"Canadian Heritage Moments"
Canadian history is back after a seven-year break.
To celebrate the bicentennial of the War of 1812, Canada's Historica-Dominion Institute is bringing back the popular "Heritage Minutes."You may remember the 60-second ads that aired during the '90s and were inspired by great moments in Canadian history, such as the creation of Superman by Toronto-born comic book artist Joe Shuster, not to mention the famous Dr. Wilder Penfield "I can smell burnt toast" spot, which celebrated the Canadian brain surgery pioneer.
Two new "Heritage Minutes" are reportedly being produced about the War of 1812, and they will be added to the roster of 66 original ads (first produced by the CRB Foundation and then the Historica-Dominion Institute) that aired on TV and in cinemas up until 2005.
"They have become their own nostalgia," Jeremy Diamond, director of the Historica-Dominion Institute, told Maclean's of the spots.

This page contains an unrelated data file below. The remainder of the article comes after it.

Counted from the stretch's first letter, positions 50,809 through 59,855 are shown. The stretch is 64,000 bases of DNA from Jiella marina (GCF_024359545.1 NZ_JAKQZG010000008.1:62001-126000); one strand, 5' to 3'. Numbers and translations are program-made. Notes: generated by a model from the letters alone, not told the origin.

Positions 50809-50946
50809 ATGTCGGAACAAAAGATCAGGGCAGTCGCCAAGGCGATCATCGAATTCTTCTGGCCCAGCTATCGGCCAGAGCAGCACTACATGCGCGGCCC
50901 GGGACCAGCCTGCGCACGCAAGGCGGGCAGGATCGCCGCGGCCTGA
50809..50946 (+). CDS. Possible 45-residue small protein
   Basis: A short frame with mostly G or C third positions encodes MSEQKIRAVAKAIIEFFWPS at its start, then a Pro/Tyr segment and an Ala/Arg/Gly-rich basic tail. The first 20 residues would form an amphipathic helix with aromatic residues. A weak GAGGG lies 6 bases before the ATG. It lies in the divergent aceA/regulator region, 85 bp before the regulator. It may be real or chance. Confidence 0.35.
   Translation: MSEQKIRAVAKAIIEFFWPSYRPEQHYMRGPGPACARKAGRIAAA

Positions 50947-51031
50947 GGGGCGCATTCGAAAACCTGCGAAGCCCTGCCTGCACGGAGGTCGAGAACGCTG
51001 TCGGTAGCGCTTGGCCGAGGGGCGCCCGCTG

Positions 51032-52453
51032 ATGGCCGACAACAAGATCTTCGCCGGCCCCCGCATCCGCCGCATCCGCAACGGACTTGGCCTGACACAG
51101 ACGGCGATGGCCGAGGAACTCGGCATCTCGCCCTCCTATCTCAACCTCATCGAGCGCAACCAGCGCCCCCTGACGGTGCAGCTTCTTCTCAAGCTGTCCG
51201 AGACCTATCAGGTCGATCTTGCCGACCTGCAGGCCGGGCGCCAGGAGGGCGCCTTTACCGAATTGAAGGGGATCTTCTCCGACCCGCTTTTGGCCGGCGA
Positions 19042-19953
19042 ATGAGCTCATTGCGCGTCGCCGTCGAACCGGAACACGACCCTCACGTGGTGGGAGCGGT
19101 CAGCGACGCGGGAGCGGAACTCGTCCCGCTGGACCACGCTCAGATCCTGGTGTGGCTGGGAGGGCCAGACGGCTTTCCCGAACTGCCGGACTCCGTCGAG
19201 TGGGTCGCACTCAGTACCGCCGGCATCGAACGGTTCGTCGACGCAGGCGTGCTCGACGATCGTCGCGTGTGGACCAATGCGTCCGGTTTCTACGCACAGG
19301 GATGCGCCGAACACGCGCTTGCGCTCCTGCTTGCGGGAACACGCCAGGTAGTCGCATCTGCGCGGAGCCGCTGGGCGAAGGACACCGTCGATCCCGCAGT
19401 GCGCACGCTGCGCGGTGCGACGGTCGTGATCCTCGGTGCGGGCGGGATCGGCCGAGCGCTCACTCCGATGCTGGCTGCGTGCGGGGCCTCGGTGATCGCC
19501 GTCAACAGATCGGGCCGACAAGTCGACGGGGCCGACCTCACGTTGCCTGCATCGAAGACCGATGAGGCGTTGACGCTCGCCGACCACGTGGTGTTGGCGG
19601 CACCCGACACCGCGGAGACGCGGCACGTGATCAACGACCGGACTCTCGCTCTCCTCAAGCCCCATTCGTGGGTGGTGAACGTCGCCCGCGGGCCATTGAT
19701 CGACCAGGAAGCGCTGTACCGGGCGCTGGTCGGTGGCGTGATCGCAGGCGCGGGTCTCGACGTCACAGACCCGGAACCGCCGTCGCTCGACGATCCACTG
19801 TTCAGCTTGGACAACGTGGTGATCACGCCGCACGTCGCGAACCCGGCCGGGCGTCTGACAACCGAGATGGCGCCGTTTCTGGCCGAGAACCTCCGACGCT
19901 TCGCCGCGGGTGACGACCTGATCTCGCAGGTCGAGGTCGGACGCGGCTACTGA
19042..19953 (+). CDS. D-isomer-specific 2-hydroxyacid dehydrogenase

In their heyday, Heritage Minutes were so popular they inspired The Comedy Network to come up with the satire, "Canadian Sacrilege Moments." Spoofs like "I Can't Read" parodied the spots' iconic cinematography as well as the dramatic and somewhat over-the-top portrayal of historical figures.
"This Hour Has 22 Minutes" produced a parody video riffing on Canadians' penchant for, "saying sorry for no good reason," calling it a part of our heritage.
Canadian comedian Rick Mercer also spoofed Heritage Minutes several times on his show, "The Rick Mercer Report." In "A Part of Our Questionable Political Heritage," for example, he plays a character who takes the term "whipped voting" literally.
Finally, "The Royal Canadian Air Farce" took an actual "Heritage Minute," the Laura Secord spot, and recreated it in farcical form.
The new "Heritage Minute" spots are set to debut on Canadian television on Oct. 15.